“The only reason for time is so that everything doesn’t happen at once.” Albert Einstein
We manage time, waste time, spend time, save time. We wish the time would come. We wish the time would pass. We see time fly. We feel time drag. We watch clocks and carry calendars, creating the illusion that we somehow control time. Yet all the while moments flow forward like a mighty river that cannot be stopped, harnessed, or re-routed.
Time goes on. Yet we don’t always live that way, but when we stop to reflect, we know it’s true. We can’t stop clocks or stretch an hour. Within time’s movement we do the best to manage ourselves—not time. To get the most out of the minute is to prioritize our actions. What is most important? Minutes add up to hours. Hours add up into days, and time moves on. The average person in the U.S. will live 28,689 days. This focuses on vita brevis—the “brevity of life”. As Andy Rooney once said, “Life is like a roll of toilet paper. The closer you get to the end, the faster it goes.”
But caution! Happiness doesn’t come from watching the clock. Happiness comes from working it. How do you work it? By doing what it does—keep going. How do you keep going? By managing your priorities. Are you doing what’s important to you? Most people use their schedules to let other people set their agendas. Your schedule should reflect what’s important to you. Don’t schedule your tasks. Schedule your values.
Don’t let feelings dictate life management. Feelings are a poor guide. Feelings are responders and are untrustworthy. We know that bad can feel good. We also know that good can feel bad. We’ve all experienced feeling good about wasting time, knowing that we did something less than good, only to discover that the good feeling was temporary. We’ve experienced the opposite as well—doing what is a priority and good even though the feelings weren’t great at the time. But feelings eventually responded and we felt good!
Maturity is coming to an understanding that our actions can lead to two extremes. Actions can lead to radical breakdown, or to innovation, creativity, and breakthrough. Our priorities place us somewhere on that continuum. When we have a sense of mission, we can prioritize our lives to get the most out of each moment of each minute. When we understand that the trajectory of our lives leads to either breakdown or breakthrough, we are motivated to operate from a platform of priorities and not feelings. Priorities are good leaders. Feelings are good responders.
So time management is really an issue of productivity—making the best use of time1—and priorities—making a distinction between the important and the urgent. It is helpful to look at time, not simply as an expenditure, but as an investment. When your hourglass runs out of sand you can’t flip it over and start again. Don’t spend it. Invest it.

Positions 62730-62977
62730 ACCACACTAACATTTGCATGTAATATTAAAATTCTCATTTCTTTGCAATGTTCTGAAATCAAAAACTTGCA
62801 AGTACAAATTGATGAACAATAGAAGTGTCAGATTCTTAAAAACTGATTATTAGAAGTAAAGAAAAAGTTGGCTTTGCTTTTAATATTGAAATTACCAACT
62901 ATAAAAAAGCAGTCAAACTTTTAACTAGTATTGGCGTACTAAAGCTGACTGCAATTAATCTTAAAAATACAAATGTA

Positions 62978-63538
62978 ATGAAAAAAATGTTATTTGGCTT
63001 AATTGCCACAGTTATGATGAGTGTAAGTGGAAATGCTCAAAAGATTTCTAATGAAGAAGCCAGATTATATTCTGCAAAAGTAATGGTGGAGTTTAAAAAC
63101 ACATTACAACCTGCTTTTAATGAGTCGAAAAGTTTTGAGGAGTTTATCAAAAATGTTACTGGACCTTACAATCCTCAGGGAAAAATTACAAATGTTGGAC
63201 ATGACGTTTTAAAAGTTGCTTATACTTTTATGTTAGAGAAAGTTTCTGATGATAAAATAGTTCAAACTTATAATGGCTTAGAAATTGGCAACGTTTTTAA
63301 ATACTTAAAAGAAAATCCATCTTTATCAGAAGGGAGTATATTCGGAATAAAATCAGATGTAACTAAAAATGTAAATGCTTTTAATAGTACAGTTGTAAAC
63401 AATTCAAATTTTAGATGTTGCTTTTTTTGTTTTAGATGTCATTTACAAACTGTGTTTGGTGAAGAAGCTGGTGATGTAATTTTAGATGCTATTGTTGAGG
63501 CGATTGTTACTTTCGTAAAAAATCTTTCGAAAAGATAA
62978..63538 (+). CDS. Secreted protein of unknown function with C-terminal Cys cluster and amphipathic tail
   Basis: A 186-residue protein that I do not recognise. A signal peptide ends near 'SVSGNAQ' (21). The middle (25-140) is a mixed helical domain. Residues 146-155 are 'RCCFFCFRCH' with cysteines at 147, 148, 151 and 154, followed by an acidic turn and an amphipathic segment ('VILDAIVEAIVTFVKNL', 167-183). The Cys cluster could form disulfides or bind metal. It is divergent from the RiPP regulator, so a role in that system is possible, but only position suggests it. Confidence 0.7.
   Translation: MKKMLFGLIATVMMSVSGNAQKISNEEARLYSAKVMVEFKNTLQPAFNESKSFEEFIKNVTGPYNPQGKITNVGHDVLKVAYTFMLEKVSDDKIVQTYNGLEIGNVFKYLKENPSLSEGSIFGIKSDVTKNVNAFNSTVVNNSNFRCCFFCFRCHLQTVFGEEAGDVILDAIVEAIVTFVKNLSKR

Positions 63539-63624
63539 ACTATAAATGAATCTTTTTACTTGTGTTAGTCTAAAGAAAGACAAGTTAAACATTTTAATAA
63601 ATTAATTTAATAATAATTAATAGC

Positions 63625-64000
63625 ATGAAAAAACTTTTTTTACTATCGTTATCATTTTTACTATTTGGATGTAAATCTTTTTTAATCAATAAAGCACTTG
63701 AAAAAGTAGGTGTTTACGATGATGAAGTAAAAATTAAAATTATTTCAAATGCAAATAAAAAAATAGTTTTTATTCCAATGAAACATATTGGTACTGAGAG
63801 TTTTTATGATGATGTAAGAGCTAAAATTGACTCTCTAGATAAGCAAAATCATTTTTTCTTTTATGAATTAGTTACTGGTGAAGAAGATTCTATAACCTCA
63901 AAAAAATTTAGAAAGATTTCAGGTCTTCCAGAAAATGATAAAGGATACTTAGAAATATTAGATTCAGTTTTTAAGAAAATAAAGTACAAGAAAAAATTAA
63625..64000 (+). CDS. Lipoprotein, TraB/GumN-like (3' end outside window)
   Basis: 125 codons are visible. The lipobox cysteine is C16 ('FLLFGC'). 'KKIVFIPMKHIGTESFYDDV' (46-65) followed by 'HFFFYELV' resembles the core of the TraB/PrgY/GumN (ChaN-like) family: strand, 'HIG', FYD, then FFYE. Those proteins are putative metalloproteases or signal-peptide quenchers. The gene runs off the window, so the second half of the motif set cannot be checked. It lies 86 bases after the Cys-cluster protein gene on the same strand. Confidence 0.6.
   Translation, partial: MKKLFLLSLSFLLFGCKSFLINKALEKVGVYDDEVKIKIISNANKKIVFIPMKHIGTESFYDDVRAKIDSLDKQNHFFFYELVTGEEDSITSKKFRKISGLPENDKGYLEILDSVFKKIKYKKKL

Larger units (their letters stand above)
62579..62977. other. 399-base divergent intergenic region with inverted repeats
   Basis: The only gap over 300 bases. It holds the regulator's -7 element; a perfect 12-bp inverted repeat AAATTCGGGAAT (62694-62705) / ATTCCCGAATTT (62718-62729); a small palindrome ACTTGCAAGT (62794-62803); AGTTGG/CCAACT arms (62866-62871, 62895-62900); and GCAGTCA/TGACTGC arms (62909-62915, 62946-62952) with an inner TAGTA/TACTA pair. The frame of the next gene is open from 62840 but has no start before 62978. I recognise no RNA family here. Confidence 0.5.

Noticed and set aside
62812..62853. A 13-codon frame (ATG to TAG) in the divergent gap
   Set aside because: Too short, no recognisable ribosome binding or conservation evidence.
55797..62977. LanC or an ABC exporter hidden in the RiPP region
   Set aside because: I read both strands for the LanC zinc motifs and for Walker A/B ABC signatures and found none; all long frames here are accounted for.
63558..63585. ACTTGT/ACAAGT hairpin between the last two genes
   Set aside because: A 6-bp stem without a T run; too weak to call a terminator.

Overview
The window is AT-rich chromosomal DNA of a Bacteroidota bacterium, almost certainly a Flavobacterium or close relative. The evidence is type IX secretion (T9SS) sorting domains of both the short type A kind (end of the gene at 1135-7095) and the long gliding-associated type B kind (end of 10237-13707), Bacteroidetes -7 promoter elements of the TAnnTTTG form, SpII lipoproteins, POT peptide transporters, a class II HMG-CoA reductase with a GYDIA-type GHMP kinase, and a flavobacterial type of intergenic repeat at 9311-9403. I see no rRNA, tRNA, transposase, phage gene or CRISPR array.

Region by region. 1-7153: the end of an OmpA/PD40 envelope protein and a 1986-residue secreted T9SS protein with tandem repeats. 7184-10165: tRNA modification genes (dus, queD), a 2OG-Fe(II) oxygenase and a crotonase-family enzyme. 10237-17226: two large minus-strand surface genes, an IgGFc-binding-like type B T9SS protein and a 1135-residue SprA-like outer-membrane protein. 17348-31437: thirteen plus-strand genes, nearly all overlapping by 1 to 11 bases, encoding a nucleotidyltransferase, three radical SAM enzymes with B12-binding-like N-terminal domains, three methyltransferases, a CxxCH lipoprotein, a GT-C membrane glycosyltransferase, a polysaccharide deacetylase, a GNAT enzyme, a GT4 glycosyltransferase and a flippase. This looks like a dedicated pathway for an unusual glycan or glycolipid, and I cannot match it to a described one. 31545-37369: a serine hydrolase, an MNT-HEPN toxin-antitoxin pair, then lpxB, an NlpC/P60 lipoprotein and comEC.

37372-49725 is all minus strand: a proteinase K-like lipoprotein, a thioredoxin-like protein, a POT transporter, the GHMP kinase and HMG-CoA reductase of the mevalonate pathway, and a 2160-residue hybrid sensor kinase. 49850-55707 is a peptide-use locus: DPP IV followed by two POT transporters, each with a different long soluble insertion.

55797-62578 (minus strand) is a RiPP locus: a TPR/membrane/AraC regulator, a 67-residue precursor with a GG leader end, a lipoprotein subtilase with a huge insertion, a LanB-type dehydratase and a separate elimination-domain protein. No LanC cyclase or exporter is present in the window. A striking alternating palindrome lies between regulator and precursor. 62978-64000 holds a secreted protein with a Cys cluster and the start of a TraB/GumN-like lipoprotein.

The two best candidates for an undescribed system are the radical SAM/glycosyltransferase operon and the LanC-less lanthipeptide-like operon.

There are two extremes. You can squander it, or become a slave to it. Both of these scenarios lead to stress and anxiety. The investment of time is not about panic. It’s about pace. You prioritize and go at your pace. The snare is to allow all the technological additives of our fast track world drive you. We are bombarded with Twitter, Facebook, LinkedIn, Pinterest, the countless emails, etc. Master them. How? By living according to your priorities. Do not let them master you. Know when to use them and when to ignore them. Occasionally turning off and tuning out could be the best use of your time.
One great antidote to mastering the technology around us is the discipline of being still. Being still is never urgent, but it is definitely important. It’s an important investment—not a waste of time. In fact the important is rarely urgent.
As time passes, it is so easy to simply drift along. You know what that’s like. You place your beach equipment in a selected spot. Then you go out for a swim or to catch waves. You are unaware that you are ever so slowly drifting. You are unaware of the passing of time. Then suddenly you look up and don’t see your home base—your beach furniture. To your amazement you discover that you are several hundred yards from your original spot.
Life is like that. It passes and we look up and realize how far we have drifted. Without focusing on priorities it is easy to drift through life—sometimes aimlessly, and sometimes with other things controlling us. Bottom line? You get what you focus on.
Managing priorities assumes you understand what’s important to you. At the end of the day I do a mental exercise. I ask, “What did I do well?” Then I ask, “what could I have done better?” If what I could have done better keeps showing up again and again, then, number 3, I get some help!” We all need help in certain areas. The key is to identify what those areas are. Don’t let them linger in your life and build up residue. Don’t let them get the best of you. Successful people are simply willing to do what unsuccessful people aren’t willing to do.
See it. Own it. Solve it. Do it. And get the help you need. That’s what successful people do. You are your calendar. Your calendar is the only thing that doesn’t lie.
Life has no reverse gears, no brakes, and no warranties. Therefore decide what you want to do with it. It’s your gift. Use it wisely.
1”Look carefully then how you walk, not as unwise, but as wise, making the best use of your time.” Apostle Paul, Ephesians 5:15-16